Once upon a time, a man who goes by the name of Rotten Apple wrote a post titled “The Bull Case for the US Economy“. Well, many moons have passed since then, but, to paraphrase Emperor Hirohito’s famous remark, in the meantime the economic situation has developed not necessarily to this humble blogger’s advantage. From the Bloomberg account of Friday’s disastrous employment report:
U.S. employers added 18,000 workers in June, the fewest in nine months, and the unemployment rate unexpectedly climbed, indicating a struggling labor market.
The increase in payrolls followed a 25,000 gain that was less than half the rise initially estimated, Labor Department data showed today in Washington. The median estimate in a Bloomberg News survey called for a June gain of 105,000. The unemployment rate rose to 9.2 percent, the highest level this year.
Hiring by companies, which excludes government agencies, was the weakest since May 2010.
The report is actually even worse than it looks on the surface, because yet again, the employment/population ratio fell (see below), which means that more and more people are dropping out of the statistics, masking the true extent of the problem.
Some highlights from Jared Bernstein:
–Payrolls not only went nowhere in June—up only 18,000—but May’s lousy 54K was revised down to 25K;
–Unemployment is now on a rising trend, up steadily from 8.8% in March to 9.2% in June;
–Both average weekly hours for people who have jobs, and their average hourly wages, fell slightly, meaning smaller paychecks and less buying power;
–The employment rate—the share of the working-age population employed, and a key measure reflecting employers’ demand for labor—was 58.2% in June, the lowest in almost 30 years;
–Underemployment, including the 8.6 million “involuntary part-timers” (meaning they want, but can’t find, full-time work), was 16.2%, up from 15.7% in March;
–The average unemployment spell is now just under 40 weeks, about 5 weeks longer than it was a year ago.
–The government sector continues to shed jobs, down 39,000 last month. Due to fiscal tightening, state and local governments, down 25,000 in June, have been shedding jobs since mid-2008 and are now down 577,000 since August 2008.
–Manufacturing, which was a bright spot a few months ago, has added almost no jobs over the past two months.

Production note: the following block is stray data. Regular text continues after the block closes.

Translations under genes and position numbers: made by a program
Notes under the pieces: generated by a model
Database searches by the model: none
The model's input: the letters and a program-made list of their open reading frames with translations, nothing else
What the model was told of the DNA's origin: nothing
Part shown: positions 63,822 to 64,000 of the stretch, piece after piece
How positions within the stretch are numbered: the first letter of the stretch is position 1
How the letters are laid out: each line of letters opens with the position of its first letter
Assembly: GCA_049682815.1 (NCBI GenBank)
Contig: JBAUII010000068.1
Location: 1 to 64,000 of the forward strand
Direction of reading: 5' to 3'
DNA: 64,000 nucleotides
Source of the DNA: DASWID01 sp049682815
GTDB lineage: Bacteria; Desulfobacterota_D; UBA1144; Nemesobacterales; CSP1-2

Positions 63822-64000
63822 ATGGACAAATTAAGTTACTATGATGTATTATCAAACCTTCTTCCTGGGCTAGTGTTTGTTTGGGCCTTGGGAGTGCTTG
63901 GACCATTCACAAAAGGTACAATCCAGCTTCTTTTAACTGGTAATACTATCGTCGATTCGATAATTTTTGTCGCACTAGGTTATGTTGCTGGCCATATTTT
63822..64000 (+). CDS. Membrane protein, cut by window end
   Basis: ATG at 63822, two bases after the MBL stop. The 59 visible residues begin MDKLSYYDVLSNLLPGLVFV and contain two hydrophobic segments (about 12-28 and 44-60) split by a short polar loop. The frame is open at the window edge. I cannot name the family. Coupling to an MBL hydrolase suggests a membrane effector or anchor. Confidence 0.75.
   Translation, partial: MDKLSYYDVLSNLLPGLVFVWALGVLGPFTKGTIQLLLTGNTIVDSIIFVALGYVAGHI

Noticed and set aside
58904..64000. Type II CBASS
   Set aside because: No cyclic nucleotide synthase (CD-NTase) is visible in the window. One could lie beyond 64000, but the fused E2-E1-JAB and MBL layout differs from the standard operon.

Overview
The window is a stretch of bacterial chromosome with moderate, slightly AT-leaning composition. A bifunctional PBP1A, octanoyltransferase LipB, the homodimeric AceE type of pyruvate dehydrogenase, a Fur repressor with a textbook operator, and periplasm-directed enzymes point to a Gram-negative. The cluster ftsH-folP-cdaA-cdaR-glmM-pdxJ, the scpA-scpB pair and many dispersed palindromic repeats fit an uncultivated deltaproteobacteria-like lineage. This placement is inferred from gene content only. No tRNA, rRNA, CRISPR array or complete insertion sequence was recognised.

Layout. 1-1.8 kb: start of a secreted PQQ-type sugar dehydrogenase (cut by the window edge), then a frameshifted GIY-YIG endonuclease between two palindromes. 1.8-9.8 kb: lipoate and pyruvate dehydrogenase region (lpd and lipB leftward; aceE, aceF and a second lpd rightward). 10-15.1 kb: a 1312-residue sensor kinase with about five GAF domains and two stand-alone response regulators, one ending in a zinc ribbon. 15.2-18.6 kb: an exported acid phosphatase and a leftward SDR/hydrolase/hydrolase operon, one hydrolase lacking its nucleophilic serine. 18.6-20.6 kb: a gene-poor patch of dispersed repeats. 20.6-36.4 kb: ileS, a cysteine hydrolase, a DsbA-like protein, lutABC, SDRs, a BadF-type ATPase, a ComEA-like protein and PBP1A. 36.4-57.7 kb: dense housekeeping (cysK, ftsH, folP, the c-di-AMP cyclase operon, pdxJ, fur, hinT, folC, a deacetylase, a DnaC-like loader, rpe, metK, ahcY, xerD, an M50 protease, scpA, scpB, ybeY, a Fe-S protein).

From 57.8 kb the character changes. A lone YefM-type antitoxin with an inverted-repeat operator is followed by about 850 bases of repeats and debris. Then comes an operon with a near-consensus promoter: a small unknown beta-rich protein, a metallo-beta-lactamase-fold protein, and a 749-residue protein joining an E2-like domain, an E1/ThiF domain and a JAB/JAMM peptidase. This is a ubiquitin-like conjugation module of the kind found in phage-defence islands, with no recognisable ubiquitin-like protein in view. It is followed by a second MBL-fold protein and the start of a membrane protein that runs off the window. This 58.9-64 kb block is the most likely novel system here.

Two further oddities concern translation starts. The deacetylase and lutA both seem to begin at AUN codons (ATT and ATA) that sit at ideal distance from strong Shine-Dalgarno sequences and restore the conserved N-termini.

The most striking representation of just how dire the situation is may be the chart below from Calculated Risk.
Meanwhile, despite talk of a deal to raise the US debt ceiling in exchange for $4 trillion of deficit reductions over the coming decade, the word on Friday was that differences between the two parties remain, and no deal is imminent. Friday’s employment report raises the stakes. The economic recovery is clearly in a very fragile state. If Obama overdoes the fiscal tightening in exchange for raising the debt ceiling, there is a very good chance the economy will plunge back into recession.
As Felix Salmon notes, perhaps the most depressing part of Friday’s gruesome jobs report is the utterly clueless response by the politicans. We already know that Obama has no plan at all to deal with the jobless situation, (on Friday he spoke of an infrastructure bank, free trade deals and patent reform), but even if he did, the chances of him getting it through Congress are next to nothing. Here is what Republican Speaker of the House John Boehner had to say on Friday:
The American people are still asking the question: where are the jobs? Today’s report is more evidence that the misguided ‘stimulus’ spending binge, excessive regulations, and an overwhelming national debt continue to hold back private-sector job creation in our country. Legislation that raises taxes on small business job creators, fails to cut spending by a larger amount than a debt limit hike, or fails to restrain future spending will only make things worse – and won’t pass the House.
Republicans are focused on jobs, and are ready to stop Washington from spending money it doesn’t have and make serious changes to the way we spend taxpayer dollars. We hope our Democratic counterparts will join us and seize this opportunity to do something big for our economy and our future, and help get Americans back to work.
But this is not a plan, it’s a prayer.
In the world that Republicans like John Boehner inhabit, just get rid of all the regulations and keep cutting spending, and, before you can sing the first verse of Puff the Magic Dragon, the private sector will suddenly start hiring millions of people. If anybody out there can explain how this is possible in the middle of a balance-sheet recession when consumers are deleveraging, I would like to hear.
Here endeth this rant. Enjoy the weekend folks.